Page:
I probably read it in one of Anton Chekov or Maxim Gorky’s works. It went something like this: it’s easier for a man to live in a revolution than to face the routine of his daily existence.
On a weekend, I stay at my younger sister’s place; she is taking her undergrad at a university in the city. And during the whole time, we do nothing but eat, sleep, and for me, workout in the gym in a nearly automatic fashion. During these two days spent in advertent indolence, I am able to reflect on thoughts as scandalous and ingrate as this.
This confrontation with the ordinary, the clichéd, the redundant, proves just too difficult for my frail human soul to endure.
Could this be the same force that drives some members of the bourgeoisie to abandon their easy, repetitive, therefore boring, existence and take arms against the status quo? This lack of anything to do is more assaulting to the spirit than the thought of an impending revolution ahead.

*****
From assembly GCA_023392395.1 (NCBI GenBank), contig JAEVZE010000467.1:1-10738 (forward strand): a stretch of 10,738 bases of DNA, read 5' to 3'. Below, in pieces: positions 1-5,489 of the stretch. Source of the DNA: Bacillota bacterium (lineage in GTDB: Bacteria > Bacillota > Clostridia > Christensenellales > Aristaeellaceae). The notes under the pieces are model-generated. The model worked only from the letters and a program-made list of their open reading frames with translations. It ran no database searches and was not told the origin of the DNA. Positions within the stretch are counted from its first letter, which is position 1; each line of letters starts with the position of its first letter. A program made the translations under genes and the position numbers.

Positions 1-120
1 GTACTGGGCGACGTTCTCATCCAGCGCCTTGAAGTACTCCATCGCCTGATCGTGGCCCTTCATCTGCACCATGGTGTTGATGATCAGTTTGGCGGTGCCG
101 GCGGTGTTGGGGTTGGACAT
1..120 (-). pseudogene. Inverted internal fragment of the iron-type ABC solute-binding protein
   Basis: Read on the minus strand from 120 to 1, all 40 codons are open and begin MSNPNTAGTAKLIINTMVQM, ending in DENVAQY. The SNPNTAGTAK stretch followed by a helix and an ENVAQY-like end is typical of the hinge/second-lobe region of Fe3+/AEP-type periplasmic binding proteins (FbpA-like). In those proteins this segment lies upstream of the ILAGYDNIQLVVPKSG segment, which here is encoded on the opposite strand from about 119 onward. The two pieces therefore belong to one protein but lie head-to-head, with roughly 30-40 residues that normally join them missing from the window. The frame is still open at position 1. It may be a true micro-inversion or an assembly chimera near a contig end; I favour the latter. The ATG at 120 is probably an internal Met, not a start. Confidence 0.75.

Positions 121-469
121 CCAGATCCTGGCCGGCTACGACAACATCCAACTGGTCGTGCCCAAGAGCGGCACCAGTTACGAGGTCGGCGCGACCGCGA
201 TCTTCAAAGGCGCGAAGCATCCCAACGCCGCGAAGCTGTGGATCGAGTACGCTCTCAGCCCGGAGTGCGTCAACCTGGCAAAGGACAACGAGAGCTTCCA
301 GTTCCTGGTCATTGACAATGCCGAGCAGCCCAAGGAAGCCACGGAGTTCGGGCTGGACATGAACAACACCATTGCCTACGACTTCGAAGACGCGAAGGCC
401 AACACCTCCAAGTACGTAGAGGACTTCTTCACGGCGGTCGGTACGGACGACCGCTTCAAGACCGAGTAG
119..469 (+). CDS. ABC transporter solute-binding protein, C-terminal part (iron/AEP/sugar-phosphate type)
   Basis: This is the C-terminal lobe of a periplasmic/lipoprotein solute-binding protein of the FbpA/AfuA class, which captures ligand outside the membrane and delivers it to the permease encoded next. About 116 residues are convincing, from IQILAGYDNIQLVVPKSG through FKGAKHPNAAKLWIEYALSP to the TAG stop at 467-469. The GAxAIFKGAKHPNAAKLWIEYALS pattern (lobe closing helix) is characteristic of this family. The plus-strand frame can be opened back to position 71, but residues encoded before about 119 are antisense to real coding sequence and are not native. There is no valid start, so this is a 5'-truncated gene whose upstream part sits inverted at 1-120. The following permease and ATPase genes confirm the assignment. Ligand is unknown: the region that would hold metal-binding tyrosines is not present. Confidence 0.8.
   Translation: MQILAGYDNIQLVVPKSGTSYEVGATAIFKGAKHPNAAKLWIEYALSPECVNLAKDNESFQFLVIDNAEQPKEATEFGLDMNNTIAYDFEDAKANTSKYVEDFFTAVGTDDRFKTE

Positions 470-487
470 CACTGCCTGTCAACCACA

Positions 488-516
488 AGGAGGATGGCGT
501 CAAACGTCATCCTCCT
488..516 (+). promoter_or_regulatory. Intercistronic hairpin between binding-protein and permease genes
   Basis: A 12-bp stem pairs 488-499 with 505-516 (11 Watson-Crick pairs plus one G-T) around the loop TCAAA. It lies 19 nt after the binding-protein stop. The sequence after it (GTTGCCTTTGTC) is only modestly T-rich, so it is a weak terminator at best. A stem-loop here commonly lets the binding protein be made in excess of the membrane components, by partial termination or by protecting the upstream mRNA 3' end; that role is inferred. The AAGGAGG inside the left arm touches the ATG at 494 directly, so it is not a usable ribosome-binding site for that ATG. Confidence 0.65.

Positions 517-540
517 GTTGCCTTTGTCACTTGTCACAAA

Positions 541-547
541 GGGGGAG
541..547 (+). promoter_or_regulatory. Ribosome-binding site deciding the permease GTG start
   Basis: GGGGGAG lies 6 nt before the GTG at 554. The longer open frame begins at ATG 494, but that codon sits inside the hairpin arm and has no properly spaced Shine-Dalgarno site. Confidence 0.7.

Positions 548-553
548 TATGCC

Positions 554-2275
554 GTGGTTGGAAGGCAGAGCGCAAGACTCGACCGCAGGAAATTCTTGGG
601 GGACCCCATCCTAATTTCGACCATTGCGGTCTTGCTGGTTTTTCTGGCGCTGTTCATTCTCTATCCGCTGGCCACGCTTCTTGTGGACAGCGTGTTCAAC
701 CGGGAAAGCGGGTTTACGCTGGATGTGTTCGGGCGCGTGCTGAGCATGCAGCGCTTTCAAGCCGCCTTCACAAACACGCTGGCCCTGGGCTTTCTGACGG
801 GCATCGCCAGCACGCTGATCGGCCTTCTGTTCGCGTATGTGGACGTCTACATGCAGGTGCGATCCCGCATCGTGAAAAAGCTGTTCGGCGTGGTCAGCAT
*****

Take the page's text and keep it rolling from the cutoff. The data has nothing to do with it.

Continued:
But being so used to a secure life, although they thought they’ve already taken part in a revolution, they would keep on reiterating an ideology they accept as universally obvious. In Brodsky’s words, “What’s wrong with discourses about the obvious is that they corrupt consciousness with their easiness, with the quickness with which they provide one with moral comfort, with the sensation of being right. And so they wallow back in banality, this time, of their own ideology.”